This post was written by Alice Browne, Ebsco Project cataloger.
The Battle of Mobile Bay, fought on August 5, 1864, led to Union control of one of the last significant Gulf ports remaining in Confederate hands. The New-York Historical Society holds letters and papers from several participants in the battle. It was widely anticipated, and widely reported as a major victory. Two actions of the admiral commanding the Union fleet, David Farragut, had a long afterlife in popular memory. One was the words of his command to lead his fleet through the mined waters which were the only way ahead, even after a mine (or torpedo, in the language of the day) had sunk the ironclad Tecumseh: “Damn the torpedoes! Full speed ahead … ” His congratulatory order to his troops of August 6 fully acknowledges their courage in following this command; Ensign D.W. Mullan, serving on the Monongahela, transcribed the order in his usually laconic diary. (Ensign D.W. Mullan collection, 1861-1862, 1864-1865. NHSC – Mullan)
As an obviously important battle, Mobile Bay was anxiously anticipated and widely reported, with details emerging gradually. Sarah Coan, sister of Titus Munson Coan, a Union naval surgeon at Mobile Bay, wrote to him from Albion, N.Y. on August 10: “Dear Munson, somehow I do not like to write to you today, for the attack on Mobile has commenced, and perhaps I am writing to no one. But if you are alive and well, you must have letters. I am going down street this morning to get papers and see what news there is. ” (T.M. Coan papers, box 4, folder 12, item 19. Titus Munson Coan papers) Coan survived, and sent his family hand drawn maps of Mobile Bay.
Farragut’s other memorable action was his decision for part of the battle to command from high on the mainmast of his flagship, tied to the rigging. This dramatic detail of the battle generated numerous reports and visual representations, and was disputed for many years. A Union participant in the battle, Alexander McKinley, wrote to his niece Martha on August 29: “We have received the New York and Philadelphia papers up to the 17th inst. & most ludicrous and absurd accounts do they give of our great naval fight of the the 5th. Study my report and you will get at the truth. The Admiral was in the main rigging but not lashed there.” (Alexander McKinley letters, 1862-1864. AHMC – McKinley, Alexander)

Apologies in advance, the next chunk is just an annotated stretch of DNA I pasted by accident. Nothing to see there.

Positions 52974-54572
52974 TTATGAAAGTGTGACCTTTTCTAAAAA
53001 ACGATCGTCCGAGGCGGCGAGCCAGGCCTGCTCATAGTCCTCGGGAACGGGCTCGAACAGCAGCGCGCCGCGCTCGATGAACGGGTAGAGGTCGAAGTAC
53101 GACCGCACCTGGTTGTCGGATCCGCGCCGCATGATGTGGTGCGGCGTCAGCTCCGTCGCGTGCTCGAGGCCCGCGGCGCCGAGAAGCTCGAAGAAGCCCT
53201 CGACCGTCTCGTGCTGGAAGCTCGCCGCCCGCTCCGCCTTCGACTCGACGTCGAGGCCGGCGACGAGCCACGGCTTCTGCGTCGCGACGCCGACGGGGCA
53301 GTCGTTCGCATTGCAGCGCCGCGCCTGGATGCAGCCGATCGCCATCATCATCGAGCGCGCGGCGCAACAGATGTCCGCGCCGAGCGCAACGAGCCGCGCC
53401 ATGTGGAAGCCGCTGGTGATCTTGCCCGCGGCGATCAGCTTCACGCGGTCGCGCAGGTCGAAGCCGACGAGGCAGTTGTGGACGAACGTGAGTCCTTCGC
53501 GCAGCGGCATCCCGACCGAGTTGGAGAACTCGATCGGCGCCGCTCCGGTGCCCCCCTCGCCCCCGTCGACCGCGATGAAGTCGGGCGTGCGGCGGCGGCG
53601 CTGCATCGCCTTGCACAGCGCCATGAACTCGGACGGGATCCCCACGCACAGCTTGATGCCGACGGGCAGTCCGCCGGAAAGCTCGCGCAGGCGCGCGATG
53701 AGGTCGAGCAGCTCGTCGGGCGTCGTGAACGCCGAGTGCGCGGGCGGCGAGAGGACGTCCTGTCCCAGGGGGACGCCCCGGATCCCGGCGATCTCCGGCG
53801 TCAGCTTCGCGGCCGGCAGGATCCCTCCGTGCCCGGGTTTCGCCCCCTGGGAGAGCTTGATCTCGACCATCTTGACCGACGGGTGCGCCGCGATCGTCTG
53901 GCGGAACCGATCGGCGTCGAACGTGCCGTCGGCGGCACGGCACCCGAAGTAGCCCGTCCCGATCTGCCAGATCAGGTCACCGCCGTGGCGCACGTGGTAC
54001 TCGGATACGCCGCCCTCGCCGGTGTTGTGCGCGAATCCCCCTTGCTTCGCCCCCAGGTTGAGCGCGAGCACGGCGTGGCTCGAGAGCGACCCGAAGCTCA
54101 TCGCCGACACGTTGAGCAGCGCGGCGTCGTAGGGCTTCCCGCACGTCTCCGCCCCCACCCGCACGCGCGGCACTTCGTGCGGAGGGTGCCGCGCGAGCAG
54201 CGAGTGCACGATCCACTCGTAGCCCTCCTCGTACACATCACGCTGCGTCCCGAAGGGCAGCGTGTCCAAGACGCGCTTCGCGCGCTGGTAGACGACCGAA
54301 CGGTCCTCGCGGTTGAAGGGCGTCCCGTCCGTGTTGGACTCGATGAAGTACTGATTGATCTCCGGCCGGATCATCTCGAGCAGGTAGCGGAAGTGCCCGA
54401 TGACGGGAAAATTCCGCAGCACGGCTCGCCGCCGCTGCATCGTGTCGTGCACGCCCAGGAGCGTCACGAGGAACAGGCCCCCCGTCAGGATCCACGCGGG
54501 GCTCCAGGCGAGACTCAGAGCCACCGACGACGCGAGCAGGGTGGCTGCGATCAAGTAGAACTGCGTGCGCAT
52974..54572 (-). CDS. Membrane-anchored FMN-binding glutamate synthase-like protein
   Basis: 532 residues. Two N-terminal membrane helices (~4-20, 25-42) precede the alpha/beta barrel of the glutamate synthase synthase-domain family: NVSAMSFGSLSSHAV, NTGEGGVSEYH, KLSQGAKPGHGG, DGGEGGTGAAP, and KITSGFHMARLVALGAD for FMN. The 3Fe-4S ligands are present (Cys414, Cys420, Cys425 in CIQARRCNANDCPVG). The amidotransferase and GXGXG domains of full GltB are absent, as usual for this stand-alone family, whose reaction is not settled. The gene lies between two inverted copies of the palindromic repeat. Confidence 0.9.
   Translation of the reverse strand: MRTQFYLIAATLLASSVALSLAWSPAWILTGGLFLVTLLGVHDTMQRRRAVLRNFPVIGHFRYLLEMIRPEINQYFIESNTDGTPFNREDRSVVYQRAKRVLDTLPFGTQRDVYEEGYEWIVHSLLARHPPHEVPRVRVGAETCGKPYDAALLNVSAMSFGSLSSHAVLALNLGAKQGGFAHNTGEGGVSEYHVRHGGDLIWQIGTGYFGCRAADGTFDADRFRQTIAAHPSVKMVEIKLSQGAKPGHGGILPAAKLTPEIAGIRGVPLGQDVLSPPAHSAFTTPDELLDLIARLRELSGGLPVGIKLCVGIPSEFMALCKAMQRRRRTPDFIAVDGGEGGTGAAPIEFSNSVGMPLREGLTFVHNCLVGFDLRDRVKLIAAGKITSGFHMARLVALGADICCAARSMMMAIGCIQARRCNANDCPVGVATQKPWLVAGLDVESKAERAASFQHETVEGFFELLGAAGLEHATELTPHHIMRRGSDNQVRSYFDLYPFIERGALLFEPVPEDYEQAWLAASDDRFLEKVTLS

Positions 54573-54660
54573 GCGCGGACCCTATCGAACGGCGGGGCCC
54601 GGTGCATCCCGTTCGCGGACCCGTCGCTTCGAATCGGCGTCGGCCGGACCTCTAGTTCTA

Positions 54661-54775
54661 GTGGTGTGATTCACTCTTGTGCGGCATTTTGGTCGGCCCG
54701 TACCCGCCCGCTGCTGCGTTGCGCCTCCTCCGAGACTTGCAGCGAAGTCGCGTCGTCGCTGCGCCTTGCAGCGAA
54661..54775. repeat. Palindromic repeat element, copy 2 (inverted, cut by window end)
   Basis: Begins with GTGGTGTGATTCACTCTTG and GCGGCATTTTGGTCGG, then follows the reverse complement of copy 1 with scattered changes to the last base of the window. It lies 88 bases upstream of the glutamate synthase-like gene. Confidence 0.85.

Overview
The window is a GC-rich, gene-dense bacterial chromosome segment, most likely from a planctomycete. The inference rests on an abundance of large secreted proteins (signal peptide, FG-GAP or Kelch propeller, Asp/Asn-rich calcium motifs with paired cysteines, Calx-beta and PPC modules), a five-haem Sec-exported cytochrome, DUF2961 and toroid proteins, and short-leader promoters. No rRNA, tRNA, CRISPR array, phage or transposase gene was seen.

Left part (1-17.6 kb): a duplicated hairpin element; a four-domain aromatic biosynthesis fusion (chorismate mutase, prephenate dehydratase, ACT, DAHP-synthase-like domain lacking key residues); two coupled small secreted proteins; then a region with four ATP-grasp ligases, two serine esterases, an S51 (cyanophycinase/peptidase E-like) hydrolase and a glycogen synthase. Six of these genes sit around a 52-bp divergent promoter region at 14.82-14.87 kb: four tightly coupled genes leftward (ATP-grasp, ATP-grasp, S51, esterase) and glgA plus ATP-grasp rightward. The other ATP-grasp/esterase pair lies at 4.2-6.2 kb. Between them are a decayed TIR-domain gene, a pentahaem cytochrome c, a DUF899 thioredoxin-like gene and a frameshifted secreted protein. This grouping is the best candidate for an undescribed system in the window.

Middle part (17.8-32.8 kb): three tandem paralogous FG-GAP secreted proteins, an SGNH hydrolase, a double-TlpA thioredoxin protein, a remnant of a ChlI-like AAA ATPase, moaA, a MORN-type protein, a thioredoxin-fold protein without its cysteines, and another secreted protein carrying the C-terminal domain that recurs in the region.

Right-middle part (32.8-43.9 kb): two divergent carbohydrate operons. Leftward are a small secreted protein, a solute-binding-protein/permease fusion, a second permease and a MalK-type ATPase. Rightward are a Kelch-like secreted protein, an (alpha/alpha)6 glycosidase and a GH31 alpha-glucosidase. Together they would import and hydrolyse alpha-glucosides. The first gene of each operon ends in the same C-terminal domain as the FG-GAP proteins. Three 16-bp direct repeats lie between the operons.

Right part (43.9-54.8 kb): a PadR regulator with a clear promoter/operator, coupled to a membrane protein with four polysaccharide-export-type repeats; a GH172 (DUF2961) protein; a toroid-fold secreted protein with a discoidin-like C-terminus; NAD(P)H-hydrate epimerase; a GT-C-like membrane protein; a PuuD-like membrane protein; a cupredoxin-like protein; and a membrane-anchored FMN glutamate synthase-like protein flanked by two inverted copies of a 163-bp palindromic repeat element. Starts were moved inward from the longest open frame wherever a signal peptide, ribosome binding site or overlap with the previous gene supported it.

McKinley’s confidence in his report was misplaced. The dispute about whether Farragut was lashed to the rigging was only settled years later, by the testimony of eyewitnesses, including Quartermaster John H. Knowles, who helped to tie him. (Chester G. Hearn, Admiral David Glasgow Farragut. Annapolis: Naval Institute Press, 1998, p. 26-262) A letter from the admiral’s widow, Virginia Loyall Farragut, to Gustavus Vasa Fox, who was Assistant Secretary of the Navy during the Civil War, discusses the question and adds a comment of her own: “The late discussion as to whether he was lashed to the port main rigging until the fleet got in the bay, or not, has been silenced by Page’s letter and also by the testimony of J. Crittenden Watson who assisted in tying him. Lieut. Marthon also testified to the fact. I can also testify that the [sic] often told me of it with the interesting addition that perhaps he never told to any one but myself and it is that he was glad to find himself so securely fastened in an elevated position as he felt then if ‘I am wounded fatally I may with my dying breath give an order that may lead to victory.’ During the discussion on the subject I felt greatly tempted to give my knowledge to the public but I have such a dread of making myself conspicuous I forbore, it has often been very oppressive to me to be silent when I perceive false impressions have been made about my husband.” (Virginia Farragut letter to Gustavus Vasa Fox, in Gustavus Vasa Fox collection, box 13, folder 11, item 31. NHSC – Fox. The letter is dated April 23, with no year; probably 1882, as John Crittenden Watson’s article appeared in Scribner’s Monthly in Jun 1881.)
Virginia Farragut’s reticence, and McKinley’s false confidence, are good reminders of the complexity of the historical record. Witnesses often speak confidently from ignorance, and people who know about an event may have many reasons for remaining silent.